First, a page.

QUOTE: “Darla straddled a stool, listening to a man in a white polyester suit tell a joke. He looked like a Messiah Elvis. Her pockets peeked below the frayed edge of her jean shorts, a bikini strap caressing her neck underneath a tank top the color of a fresh bruise. She threw her head back when she laughed, tender breasts rocking, slender throat pale and exposed and I could taste the salt on her neck, smell the hot sweat on her thighs. When the troll turned to order drinks for them, she glanced over to me, licked her teeth and winked. My stomach filled with moths and metal shards.”

“Intersections”
SYNOPSIS: A man prepares to propose to his girl, but an accident ruins everything.
COMMENTS: Of course the title gives you the first clue, “Intersections.” This story moves along at nice clip—we see the seedy underbelly of Baltimore, a guy trying to get out from under a rock, no more working for Mr. Harry. And in one evening things take a dark turn. I thought I knew where this one was going, too, and the tension, that beautiful moment when you get a shock through your system, muttering to yourself, “No, no…it can’t be.” And then you think, he’s going to get away with it, it’s okay, you realize there is a tape, and there is proof now, and everything spins out of control. Nik is very adept at creating these situations, things get bad, and then they get worse, and then there’s no way out.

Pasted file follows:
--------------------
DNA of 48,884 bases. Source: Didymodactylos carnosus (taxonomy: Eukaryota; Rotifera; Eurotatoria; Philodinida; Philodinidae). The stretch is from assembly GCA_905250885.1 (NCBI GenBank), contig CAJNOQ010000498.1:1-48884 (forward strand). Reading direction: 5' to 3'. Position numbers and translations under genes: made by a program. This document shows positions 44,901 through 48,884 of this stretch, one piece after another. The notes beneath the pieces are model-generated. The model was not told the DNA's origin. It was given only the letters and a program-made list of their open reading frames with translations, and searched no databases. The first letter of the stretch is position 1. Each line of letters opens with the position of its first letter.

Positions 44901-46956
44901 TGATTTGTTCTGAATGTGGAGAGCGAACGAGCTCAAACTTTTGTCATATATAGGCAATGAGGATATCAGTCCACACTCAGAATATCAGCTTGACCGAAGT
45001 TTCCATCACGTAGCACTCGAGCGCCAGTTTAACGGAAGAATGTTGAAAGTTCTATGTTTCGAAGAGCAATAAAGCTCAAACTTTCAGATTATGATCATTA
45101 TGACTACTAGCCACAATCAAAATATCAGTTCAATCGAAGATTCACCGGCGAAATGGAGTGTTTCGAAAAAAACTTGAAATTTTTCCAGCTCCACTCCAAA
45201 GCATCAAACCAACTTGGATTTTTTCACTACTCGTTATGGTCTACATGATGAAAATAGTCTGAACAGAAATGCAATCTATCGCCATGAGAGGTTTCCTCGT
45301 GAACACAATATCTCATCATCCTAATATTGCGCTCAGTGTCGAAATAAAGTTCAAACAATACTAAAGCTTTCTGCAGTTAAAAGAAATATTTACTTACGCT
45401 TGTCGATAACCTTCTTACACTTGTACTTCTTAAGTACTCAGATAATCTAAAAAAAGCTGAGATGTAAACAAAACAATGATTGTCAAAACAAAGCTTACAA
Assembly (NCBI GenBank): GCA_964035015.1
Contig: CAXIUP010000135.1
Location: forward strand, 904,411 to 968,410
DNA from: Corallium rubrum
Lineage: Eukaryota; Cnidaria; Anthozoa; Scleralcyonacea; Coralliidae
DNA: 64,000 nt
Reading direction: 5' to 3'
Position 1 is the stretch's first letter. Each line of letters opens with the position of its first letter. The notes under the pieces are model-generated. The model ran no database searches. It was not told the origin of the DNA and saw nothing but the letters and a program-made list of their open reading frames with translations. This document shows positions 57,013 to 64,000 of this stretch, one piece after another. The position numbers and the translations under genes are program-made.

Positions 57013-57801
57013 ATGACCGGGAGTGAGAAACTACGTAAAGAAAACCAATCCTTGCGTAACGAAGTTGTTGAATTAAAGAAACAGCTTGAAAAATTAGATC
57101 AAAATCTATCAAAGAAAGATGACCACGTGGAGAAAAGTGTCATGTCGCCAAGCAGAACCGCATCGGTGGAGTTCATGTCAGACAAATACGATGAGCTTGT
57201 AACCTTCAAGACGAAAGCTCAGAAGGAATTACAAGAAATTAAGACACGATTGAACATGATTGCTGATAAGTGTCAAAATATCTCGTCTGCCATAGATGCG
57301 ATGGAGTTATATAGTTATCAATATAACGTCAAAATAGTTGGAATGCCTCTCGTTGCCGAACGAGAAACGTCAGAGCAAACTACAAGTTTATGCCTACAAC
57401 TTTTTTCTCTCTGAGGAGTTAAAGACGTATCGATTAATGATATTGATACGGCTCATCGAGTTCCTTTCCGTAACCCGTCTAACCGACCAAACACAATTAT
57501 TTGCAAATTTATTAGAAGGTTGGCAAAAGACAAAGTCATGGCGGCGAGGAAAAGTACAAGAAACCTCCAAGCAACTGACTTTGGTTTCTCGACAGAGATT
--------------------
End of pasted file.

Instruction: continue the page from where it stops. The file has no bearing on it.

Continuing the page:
“That Pale Light in the West”
SYNOPSIS: A confrontation in a bar does not go well.
COMMENTS: In a very short period of time, two pages here, we get the whole story. It doesn’t feel like a set-up from the beginning, but at some point you know it’s going to go wrong. The last line is heavy. It’s nice to know that psychopaths have rules.

“Alex and the Music Box”
SYNOPSIS: A man sneaks into an ex-girlfriend’s apartment to get something turns out bad.
COMMENTS: The tension of not only sneaking back into an ex-girlfriend’s apartment but then her coming home with a guy? Man, that’s tough. Poetic at times this story, like much of Nik’s work, has layers, and we keep getting into it deeper and deeper until there’s no way out. I like that he leaves it open, the ending. We’re left with that anxiety of what to do.